There are clear evidence-based guidelines for the standard of care of children with epilepsy.
The NICE Guideline: The Epilepsies was first released in October 2004, with a further publication in January 2012 and updates in February 2016 and February 2020. This is a UK based guideline and therefore requires some interpretation for the NSW context.
- All children with a recent onset suspected seizure should be seen urgently (within 2 weeks) by a specialist. This is to ensure precise and early diagnosis and initiation of therapy as appropriate to their needs.
- The seizure type(s) and epilepsy syndrome, aetiology and co-morbidity should be determined.
- All children with epilepsy should have a comprehensive care plan (see: Epilepsy Management Pack) that is agreed between the individuals, their family and/or carers as appropriate, and primary and secondary care providers.
- The AED (anti-epileptic drug) treatment plan should be individualised according to the seizure type, epilepsy syndrome, co-medication and co-morbidity, the individual’s lifestyle, and the preferences of the individual, their family and/or carers as appropriate.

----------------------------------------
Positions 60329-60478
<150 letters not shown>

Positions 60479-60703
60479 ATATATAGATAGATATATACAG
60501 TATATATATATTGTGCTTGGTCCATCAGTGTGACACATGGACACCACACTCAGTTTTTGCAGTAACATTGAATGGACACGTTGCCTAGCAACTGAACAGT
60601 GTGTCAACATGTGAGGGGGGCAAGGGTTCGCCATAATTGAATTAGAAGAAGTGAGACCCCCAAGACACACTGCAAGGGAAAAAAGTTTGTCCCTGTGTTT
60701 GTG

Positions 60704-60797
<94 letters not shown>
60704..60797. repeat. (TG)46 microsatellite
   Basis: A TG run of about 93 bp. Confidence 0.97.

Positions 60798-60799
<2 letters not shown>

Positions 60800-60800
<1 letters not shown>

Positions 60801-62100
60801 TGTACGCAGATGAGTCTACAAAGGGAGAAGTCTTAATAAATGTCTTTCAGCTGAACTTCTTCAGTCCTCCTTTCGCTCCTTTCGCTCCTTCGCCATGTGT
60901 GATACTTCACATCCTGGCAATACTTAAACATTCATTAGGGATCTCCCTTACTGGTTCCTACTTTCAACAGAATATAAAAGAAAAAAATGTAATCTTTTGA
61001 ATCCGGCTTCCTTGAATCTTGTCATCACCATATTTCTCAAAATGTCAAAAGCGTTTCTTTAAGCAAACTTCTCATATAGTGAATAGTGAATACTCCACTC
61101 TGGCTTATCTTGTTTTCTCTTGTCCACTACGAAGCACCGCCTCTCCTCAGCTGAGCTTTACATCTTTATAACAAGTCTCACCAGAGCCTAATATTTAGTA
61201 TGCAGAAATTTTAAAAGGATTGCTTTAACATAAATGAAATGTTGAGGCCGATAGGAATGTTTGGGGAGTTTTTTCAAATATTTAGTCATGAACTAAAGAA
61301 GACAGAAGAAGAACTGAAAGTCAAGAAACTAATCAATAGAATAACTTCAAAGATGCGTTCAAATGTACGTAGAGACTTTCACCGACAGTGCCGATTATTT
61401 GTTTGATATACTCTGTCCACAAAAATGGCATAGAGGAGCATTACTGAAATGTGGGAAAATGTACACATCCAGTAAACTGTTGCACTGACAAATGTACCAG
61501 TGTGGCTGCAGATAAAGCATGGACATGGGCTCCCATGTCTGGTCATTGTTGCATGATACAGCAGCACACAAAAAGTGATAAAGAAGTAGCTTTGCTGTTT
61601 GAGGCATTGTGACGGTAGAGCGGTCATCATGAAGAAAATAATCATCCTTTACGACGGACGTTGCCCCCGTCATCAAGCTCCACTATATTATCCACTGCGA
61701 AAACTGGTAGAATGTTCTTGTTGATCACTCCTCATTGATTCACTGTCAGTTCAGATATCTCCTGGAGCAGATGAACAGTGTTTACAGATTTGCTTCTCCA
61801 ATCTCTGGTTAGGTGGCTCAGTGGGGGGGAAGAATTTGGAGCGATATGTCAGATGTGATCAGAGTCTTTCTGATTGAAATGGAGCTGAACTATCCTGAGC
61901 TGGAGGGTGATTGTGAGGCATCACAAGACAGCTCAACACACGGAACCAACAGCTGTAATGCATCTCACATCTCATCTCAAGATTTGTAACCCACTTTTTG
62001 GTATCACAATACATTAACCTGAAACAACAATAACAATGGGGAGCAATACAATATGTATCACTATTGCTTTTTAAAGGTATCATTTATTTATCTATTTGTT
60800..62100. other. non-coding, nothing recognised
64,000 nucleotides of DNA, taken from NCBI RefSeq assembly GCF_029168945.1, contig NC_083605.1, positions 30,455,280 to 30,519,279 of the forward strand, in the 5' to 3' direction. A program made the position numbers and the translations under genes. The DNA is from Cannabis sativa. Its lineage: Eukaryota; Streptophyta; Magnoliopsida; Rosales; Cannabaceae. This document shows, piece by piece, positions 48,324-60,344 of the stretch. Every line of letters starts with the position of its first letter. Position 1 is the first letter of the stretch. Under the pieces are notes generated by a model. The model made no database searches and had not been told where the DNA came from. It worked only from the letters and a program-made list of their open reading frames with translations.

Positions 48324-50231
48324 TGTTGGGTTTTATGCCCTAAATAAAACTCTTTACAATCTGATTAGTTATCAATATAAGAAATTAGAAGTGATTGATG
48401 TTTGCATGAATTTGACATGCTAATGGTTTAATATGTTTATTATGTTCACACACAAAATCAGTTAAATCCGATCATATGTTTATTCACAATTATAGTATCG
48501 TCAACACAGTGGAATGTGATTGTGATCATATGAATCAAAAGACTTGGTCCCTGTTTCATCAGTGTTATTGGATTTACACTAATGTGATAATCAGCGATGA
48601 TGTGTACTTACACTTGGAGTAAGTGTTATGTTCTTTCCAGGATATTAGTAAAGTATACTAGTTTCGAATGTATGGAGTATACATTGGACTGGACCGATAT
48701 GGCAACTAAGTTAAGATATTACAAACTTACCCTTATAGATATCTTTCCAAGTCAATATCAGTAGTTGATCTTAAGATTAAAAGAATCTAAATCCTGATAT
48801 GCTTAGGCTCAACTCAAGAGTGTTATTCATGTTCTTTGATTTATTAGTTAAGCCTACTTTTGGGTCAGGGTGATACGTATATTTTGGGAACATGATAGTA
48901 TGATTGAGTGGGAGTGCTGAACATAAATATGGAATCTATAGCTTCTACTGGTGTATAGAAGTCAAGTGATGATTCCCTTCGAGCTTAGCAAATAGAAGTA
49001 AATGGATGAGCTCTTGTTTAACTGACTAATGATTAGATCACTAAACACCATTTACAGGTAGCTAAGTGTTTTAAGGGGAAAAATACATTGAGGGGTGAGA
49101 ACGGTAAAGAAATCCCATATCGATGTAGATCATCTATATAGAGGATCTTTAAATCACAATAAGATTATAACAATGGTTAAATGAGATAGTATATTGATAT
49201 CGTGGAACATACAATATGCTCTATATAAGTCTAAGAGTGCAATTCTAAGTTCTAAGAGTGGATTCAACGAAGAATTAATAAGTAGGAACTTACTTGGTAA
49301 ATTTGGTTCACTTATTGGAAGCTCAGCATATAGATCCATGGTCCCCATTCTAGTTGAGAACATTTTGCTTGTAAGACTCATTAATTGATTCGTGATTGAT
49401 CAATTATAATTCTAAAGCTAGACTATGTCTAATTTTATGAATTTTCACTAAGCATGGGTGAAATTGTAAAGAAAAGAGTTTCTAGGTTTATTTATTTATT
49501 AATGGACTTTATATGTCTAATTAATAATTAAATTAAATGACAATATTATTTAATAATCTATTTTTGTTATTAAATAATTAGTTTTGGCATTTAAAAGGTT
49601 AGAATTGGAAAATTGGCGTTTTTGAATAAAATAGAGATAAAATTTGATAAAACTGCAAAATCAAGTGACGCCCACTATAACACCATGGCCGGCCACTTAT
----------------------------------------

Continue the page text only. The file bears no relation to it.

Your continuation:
- All children with epilepsy should have a regular structured review. In children, this review should be carried out at least yearly (but may be between 3 and 12 months by arrangement) by a specialist.
- At the review, individuals should have access to: written and visual information; counselling services; information about voluntary organisations; epilepsy specialist nurses; timely and appropriate investigations; referral to tertiary services, including surgery if appropriate.
- If seizures are not controlled and/or there is diagnostic uncertainty or treatment failure, individuals should be referred to tertiary services soon (within 4 weeks) for further assessment.
National Institute for Health and Clinical Excellence, 2012. The epilepsies: the diagnosis and management of the epilepsies in adults and children in primary and secondary care. Nice Clinical Guideline 137.